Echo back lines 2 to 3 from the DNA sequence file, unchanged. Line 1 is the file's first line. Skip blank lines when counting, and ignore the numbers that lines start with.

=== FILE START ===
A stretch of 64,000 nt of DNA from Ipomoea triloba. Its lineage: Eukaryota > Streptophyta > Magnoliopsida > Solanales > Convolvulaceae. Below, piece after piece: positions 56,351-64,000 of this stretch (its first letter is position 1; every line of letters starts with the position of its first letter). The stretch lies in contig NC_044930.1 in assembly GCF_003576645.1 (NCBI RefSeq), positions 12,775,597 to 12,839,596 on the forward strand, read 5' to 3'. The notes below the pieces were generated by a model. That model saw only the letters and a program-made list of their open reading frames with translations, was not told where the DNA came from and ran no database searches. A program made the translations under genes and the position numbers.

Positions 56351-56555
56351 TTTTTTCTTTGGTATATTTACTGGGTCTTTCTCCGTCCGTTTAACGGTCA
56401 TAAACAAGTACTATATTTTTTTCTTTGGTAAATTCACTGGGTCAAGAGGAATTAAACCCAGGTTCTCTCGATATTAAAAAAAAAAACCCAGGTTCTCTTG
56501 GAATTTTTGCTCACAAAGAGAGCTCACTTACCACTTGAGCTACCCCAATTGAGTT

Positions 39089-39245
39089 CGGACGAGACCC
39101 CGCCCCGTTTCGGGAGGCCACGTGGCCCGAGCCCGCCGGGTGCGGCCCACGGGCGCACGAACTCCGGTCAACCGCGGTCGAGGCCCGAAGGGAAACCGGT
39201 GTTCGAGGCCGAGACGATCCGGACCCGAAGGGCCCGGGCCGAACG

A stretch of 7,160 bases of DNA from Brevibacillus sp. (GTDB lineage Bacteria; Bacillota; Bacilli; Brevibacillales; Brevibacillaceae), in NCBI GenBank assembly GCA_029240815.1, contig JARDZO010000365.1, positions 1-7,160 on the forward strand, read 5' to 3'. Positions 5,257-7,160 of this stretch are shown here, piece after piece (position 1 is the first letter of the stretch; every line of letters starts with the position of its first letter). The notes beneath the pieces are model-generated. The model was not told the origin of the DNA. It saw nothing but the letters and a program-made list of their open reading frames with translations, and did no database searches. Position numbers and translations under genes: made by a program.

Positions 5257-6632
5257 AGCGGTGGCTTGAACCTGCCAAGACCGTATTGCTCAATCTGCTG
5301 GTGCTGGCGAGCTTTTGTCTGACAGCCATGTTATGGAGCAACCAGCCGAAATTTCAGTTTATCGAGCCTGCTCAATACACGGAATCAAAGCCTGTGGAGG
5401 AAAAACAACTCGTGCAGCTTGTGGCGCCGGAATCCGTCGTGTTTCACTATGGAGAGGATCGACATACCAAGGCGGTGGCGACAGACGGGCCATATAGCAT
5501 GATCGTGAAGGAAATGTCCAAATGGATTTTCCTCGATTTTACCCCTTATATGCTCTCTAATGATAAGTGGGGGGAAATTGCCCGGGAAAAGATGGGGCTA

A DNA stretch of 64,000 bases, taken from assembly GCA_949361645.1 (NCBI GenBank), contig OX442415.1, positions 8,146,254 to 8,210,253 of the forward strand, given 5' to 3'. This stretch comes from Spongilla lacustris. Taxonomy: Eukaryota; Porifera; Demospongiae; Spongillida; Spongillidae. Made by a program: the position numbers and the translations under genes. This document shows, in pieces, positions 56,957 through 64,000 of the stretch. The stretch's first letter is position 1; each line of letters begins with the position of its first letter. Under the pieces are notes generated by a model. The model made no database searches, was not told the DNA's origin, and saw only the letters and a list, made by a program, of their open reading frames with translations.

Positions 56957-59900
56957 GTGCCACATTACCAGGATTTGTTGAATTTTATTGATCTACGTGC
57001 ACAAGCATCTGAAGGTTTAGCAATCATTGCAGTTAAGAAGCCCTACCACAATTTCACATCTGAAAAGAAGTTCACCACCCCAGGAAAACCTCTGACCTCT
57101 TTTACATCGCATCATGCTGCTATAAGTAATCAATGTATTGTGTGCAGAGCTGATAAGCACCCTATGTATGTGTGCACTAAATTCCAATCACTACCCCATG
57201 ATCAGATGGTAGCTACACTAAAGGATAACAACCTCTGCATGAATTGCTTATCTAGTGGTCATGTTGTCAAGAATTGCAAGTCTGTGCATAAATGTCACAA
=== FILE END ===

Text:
Positions 56351-56555
56351 TTTTTTCTTTGGTATATTTACTGGGTCTTTCTCCGTCCGTTTAACGGTCA